I will freely admit to being an optimist. I believe the glass is always half full with refills on the way.
My friend and mentor, Zig Ziglar, is fond of saying, “I’m willing to go after Moby Dick in a row boat and take the tartar sauce with me.”
Being an optimist does not mean you are oblivious to the world around you. I realize there are many geopolitical and economic forces in play that make the future uncertain. The reality is that the future has always been uncertain, but this does not justify pessimism. I believe that no one is smart enough to be a pessimist.
Recently, I was reading some historical accounts written by so-called “experts” regarding the looming energy crisis. These reports were written decades in the past and predicted that the world would run out of oil sometime during the ’80s. The smartest and best-educated minds of the day looked at all of the facts at hand and came to the conclusion that the heat and light supplied by oil would not be available before the decade of the ’80s was over.
As we look back in retrospect, we clearly realize that these “experts” were not smart enough to be pessimistic. Ironically, the reports to which I refer were written in the 1850s and dealt with the worldwide supply crisis of whale oil.
Long before we ran out of whale oil, petroleum was discovered, and that looming crisis of the day was averted. Now we are told that fossil fuels will run out, throwing the world into a crisis. Please understand, even though I’m an optimist, I realize there is a limited supply of fossil fuel and without innovation and intervention of new technology, we will, indeed, face a crisis. But the optimist in me says we will solve this problem.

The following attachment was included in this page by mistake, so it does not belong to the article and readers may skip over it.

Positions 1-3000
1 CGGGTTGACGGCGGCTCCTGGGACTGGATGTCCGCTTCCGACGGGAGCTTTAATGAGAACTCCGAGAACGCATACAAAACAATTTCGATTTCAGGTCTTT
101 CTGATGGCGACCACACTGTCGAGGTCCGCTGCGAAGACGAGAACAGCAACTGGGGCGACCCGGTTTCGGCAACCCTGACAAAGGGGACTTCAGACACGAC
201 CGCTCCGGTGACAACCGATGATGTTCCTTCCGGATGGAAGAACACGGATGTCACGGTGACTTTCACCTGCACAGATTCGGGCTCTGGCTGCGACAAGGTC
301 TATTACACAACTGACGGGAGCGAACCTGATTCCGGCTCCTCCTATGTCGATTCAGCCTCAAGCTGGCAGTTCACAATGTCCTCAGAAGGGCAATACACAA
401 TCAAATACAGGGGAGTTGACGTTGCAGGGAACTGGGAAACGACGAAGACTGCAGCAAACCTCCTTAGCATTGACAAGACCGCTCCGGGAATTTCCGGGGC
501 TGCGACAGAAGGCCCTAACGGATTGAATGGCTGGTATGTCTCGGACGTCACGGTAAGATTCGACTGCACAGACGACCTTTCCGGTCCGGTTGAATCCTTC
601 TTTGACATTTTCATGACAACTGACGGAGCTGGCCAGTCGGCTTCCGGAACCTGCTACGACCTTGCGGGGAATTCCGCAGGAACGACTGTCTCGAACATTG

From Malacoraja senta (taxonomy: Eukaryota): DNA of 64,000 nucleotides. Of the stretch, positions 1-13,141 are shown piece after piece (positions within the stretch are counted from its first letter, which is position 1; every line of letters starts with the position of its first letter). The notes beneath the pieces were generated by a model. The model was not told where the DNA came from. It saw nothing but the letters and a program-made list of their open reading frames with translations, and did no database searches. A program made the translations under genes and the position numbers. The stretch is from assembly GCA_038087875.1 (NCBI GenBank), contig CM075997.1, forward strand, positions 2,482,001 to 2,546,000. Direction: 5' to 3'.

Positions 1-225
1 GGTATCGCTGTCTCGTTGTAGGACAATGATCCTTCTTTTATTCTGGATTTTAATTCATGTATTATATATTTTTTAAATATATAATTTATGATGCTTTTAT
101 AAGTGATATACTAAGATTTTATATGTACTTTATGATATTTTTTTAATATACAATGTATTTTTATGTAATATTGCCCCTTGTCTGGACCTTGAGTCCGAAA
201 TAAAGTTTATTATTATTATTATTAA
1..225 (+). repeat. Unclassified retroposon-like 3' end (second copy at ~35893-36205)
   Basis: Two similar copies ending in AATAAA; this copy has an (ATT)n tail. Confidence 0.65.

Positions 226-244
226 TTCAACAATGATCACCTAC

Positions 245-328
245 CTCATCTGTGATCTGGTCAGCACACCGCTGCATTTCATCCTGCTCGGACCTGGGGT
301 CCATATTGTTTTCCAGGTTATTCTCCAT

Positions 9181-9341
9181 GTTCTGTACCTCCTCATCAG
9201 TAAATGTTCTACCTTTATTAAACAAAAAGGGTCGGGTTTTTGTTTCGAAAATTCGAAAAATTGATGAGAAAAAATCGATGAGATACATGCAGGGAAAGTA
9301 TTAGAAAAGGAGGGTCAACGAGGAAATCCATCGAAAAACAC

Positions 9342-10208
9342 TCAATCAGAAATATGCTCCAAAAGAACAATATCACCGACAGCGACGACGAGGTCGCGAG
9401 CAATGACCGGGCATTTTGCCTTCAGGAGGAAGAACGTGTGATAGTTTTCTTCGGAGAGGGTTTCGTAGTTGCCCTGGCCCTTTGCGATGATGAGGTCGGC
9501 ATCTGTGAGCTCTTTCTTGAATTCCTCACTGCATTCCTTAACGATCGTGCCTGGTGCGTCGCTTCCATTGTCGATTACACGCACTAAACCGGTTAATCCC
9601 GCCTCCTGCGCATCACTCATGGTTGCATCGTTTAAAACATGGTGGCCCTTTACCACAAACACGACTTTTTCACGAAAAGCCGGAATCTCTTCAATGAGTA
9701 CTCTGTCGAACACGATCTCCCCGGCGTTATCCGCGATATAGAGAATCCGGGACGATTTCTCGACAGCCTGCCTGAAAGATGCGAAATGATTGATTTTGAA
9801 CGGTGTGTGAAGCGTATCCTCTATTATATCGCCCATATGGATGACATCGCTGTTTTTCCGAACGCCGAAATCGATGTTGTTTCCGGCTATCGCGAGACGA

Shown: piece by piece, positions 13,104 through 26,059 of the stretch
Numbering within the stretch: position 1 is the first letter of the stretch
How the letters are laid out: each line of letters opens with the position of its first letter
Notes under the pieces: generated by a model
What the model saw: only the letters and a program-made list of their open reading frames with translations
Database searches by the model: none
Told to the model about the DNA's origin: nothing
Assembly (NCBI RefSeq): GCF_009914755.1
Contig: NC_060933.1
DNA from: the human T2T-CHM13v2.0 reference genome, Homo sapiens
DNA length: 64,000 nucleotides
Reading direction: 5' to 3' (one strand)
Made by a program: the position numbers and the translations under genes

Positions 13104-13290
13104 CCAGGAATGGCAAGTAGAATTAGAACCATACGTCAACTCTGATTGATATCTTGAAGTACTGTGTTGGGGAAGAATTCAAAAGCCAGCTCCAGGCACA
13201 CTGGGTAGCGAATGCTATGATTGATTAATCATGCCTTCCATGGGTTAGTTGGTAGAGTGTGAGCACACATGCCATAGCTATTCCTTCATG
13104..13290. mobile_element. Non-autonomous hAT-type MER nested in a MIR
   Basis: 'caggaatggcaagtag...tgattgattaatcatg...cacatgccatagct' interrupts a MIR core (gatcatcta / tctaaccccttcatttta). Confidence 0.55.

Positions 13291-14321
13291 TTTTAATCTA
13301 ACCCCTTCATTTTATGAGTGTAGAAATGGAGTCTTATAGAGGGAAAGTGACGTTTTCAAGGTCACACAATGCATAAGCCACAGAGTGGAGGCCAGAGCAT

The pessimists among us would say that petroleum—which was the solution to the whale oil crisis—created environmental and supply problems. While this is true, I am convinced there will always be solutions to our current problems. These solutions will create new problems to which we will always find new solutions.
The facts always hold realistic reasons to be both optimistic and pessimistic. The reason I choose to be an optimist is the fact that we always find what we’re looking for. If we seek solutions, they will appear. If we look for problems, we will invariably find them.
As you go through your day today, look at the facts realistically and choose to be an optimist.
Today’s the day!
Jim Stovall is the president of Narrative Television Network as well as a published author of many books including The Ultimate Gift. He is also a columnist and motivational speaker. He may be reached at 5840 South Memorial Drive, Suite 312, Tulsa, OK 74145-9082; by e-mail at Jim@JimStovall.com; or on Facebook at www.facebook.com/jimstovallauthor.
I love these one page articles on inspiration….can we print these and give them to our supervisors? Or how can we get them on the mailing list?